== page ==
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The National Portrait Gallery acknowledges the Traditional Custodians of Country throughout Australia and recognises the continuing connection to lands, waters and communities. We pay our respect to Aboriginal and Torres Strait Islander cultures and to Elders both past and present.

Aboriginal and Torres Strait Islander viewers are warned that this website contains images of deceased persons.

John Newcombe and family

1973
Lewis Morley

gelatin silver photograph on paper (sheet: 40.2 cm x 30.5 cm, image: 32.2 cm x 29.1 cm)

John Newcombe (b. 1944) won his first major tennis honours as a twenty-three year old, taking 1967's Wimbledon and US Open singles crowns and finishing the year as the world's number one player. He would go on to win two further Wimbledons (1970 and 1971), another US Open (1973) and two Australian Opens (1973 and 1975), and he was world number one again in 1970 and 1971. Apart from his flirty smile and sexy moustache, off the court Newcombe was known for enjoying and inciting beer-fuelled hijinks (his drinking bout with George Bush Jr. led to the future president's arrest for drunk driving). In 1994 he assumed the captaincy of Australia's Davis Cup team in partnership with Tony Roche, and became a mentor to a new generation of Australian players like Pat Rafter and Lleyton Hewitt. Having led the team to victory in 1999 against France, Newcombe stepped down from the captaincy. He continues to work as a commentator and after-dinner speaker.

Collection: National Portrait Gallery
Gift of the artist 2003
Donated through the Australian Government's Cultural Gifts Program
© Lewis Morley Archive LLC

The National Portrait Gallery respects the artistic and intellectual property rights of others. Works of art from the collection are reproduced as per the Australian Copyright Act 1968 (Cth). The use of images of works from the collection may be restricted under the Act. Requests for a reproduction of a work of art can be made through a Reproduction request. For further information please contact NPG Copyright.

Artist and subject

Lewis Morley (age 48 in 1973)

John Newcombe (age 29 in 1973)

Subject professions

Sports and recreation

Donated by

Lewis Morley (49 portraits)

Related information

The Companion

Permanent collection catalogue

Café and shop

On one level The Companion talks about the most famous and frontline Australians, but on another it tells us about ourselves: who we read, who we watch, who we listen to, who we cheer for, who we aspire to be, and who we'll never forget. The Companion is available to buy online and in the Portrait Gallery Store.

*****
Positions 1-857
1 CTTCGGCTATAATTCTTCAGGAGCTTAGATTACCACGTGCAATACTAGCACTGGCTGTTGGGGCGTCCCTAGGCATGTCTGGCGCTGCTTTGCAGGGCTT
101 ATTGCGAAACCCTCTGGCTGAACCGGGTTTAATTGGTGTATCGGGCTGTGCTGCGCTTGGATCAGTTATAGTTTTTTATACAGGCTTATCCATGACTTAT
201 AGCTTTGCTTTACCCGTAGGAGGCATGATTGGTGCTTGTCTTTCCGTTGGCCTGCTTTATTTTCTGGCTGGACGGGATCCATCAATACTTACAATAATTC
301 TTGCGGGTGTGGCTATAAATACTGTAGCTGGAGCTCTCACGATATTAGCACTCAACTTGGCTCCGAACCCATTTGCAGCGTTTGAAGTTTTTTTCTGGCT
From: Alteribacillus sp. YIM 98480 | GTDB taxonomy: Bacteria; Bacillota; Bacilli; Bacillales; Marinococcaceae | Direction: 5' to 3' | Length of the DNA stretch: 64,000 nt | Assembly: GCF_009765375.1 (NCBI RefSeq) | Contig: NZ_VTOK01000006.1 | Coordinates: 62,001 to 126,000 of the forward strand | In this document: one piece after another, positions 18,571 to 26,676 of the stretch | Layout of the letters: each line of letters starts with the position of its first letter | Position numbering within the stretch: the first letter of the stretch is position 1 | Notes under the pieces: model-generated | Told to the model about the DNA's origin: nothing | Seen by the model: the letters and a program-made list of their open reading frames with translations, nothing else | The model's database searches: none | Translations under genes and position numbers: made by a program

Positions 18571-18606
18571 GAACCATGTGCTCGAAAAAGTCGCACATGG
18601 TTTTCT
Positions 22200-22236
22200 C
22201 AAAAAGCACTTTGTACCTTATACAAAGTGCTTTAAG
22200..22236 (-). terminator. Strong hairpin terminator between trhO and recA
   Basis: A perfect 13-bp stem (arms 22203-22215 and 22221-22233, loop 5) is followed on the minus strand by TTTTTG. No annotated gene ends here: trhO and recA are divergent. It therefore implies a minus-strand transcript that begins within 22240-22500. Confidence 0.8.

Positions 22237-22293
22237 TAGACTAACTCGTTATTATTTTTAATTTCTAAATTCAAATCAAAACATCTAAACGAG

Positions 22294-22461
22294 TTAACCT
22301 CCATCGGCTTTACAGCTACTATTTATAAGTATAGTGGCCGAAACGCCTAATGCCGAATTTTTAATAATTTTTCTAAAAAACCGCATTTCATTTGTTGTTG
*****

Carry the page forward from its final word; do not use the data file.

Adam Scott: at Sanctuary Cove Golf Course
Adam Scott: at Sanctuary Cove Golf Course
Adam Scott: at Sanctuary Cove Golf Course
Adam Scott: at Sanctuary Cove Golf Course

Celebrities on the field

Magazine article by Christine Clark, 2006

Robin Sellick's portraits of Australian sportspeople include Harry Kewell, Adam Scott, Shane Warne, Mark Webber and John Newcombe.

Lewis Morley
Lewis Morley
Lewis Morley
Lewis Morley

Myself and Eye

Magazine article by Magda Keaney, 2003

Magda Keaney speaks with Lewis Morley about his photographic career and the major retrospective of his work on display at the NPG.

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The National Portrait Gallery acknowledges the Traditional Custodians of Country throughout Australia and recognises the continuing connection to lands, waters and communities. We pay our respect to Aboriginal and Torres Strait Islander cultures and to Elders past and present. We respectfully advise that this site includes works by, images of, names of, voices of and references to deceased people.

This website comprises and contains copyrighted materials and works. Copyright in all materials and/or works comprising or contained within this website remains with the National Portrait Gallery and other copyright owners as specified.

The National Portrait Gallery respects the artistic and intellectual property rights of others. The use of images of works of art reproduced on this website and all other content may be restricted under the Australian Copyright Act 1968 (Cth). Requests for a reproduction of a work of art or other content can be made through a Reproduction request. For further information please contact NPG Copyright.

The National Portrait Gallery is an Australian Government Agency